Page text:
How we talk about sleep can be pretty confusing sometimes. We tend to think of sleep as one function, but make distinctions like “light” and “deep” or “heavy” without really understanding what they mean. Making matters worse is the fact that some of the functions of sleep still remain a mystery to us.
So what is the difference between light sleep and deep sleep? Despite what you might think, they aren’t separate types of sleep so much as they are different stages of sleep. When you sleep at night, you’re actually experiencing a number of cycles, and each one is comprised of the same stages that include light and deep sleep. Though they have different properties, they both comprise the same sleep state.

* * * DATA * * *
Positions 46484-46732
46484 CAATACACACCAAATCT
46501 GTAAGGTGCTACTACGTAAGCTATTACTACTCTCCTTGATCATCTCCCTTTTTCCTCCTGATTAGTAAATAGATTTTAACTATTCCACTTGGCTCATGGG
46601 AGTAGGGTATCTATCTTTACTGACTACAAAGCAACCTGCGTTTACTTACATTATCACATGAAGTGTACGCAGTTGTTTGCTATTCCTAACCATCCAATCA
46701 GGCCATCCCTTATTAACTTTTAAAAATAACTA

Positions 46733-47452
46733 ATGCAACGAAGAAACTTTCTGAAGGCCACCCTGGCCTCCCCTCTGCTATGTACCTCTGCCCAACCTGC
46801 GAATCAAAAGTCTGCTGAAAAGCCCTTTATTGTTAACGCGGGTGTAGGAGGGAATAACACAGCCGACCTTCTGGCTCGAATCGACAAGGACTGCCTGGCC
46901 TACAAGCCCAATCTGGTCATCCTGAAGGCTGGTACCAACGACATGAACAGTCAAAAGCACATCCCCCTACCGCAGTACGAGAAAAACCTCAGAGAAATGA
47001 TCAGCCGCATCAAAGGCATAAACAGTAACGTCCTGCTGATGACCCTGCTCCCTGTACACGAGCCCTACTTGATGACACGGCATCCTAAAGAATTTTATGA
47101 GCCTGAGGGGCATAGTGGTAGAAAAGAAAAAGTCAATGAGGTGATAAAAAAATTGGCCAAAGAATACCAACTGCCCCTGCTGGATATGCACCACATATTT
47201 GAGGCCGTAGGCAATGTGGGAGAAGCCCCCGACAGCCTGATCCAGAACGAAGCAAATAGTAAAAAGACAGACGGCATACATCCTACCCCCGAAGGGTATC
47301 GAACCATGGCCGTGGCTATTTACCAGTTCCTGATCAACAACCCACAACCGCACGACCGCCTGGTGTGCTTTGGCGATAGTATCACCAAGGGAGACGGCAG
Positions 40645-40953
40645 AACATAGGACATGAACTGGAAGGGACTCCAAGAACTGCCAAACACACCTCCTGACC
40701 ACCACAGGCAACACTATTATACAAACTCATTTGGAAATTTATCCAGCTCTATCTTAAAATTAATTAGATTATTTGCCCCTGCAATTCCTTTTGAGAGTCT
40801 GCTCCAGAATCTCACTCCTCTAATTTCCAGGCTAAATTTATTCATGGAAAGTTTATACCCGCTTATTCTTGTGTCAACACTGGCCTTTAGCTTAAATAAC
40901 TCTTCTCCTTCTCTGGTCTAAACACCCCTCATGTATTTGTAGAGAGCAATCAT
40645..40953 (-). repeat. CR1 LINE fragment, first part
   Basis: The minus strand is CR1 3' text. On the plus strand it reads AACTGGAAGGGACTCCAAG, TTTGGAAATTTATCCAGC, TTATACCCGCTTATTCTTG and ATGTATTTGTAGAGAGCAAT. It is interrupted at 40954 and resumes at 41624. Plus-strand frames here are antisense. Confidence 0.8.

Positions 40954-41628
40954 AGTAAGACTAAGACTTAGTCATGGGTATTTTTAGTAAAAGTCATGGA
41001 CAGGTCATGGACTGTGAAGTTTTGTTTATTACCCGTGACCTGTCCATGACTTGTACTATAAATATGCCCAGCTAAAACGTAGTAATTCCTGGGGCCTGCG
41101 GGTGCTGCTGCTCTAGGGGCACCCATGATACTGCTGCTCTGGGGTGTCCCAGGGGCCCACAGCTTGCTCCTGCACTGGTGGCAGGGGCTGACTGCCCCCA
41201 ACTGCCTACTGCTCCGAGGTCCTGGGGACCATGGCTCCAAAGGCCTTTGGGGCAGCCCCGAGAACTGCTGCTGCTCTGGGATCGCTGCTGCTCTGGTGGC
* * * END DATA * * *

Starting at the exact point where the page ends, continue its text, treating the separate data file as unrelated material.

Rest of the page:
What Are The Stages of Sleep?
Before we can really discuss the differences between light sleep and deep sleep (as well as what it means to get too much or too little sleep), we first have to understand the different stages of sleep. Sleep studies identify three distinct stages of the sleeping process. Your body actually cycles through all these stages in a specific order, repeating the cycle as you snooze throughout the night until you wake up. Each of the three stages serves its own purpose and your brain performs different functions as you progress through each of them.
The earliest phase of sleep is, understandably, what you feel when you first fall asleep. Though your eyes are tightly closed, your brain is still alert and it’s very easy for you to be woken up at this point. First stage sleep isn’t particularly restful and there is no rapid-eye-movement (or REM) yet. However, this stage doesn’t last very long (about ten minutes).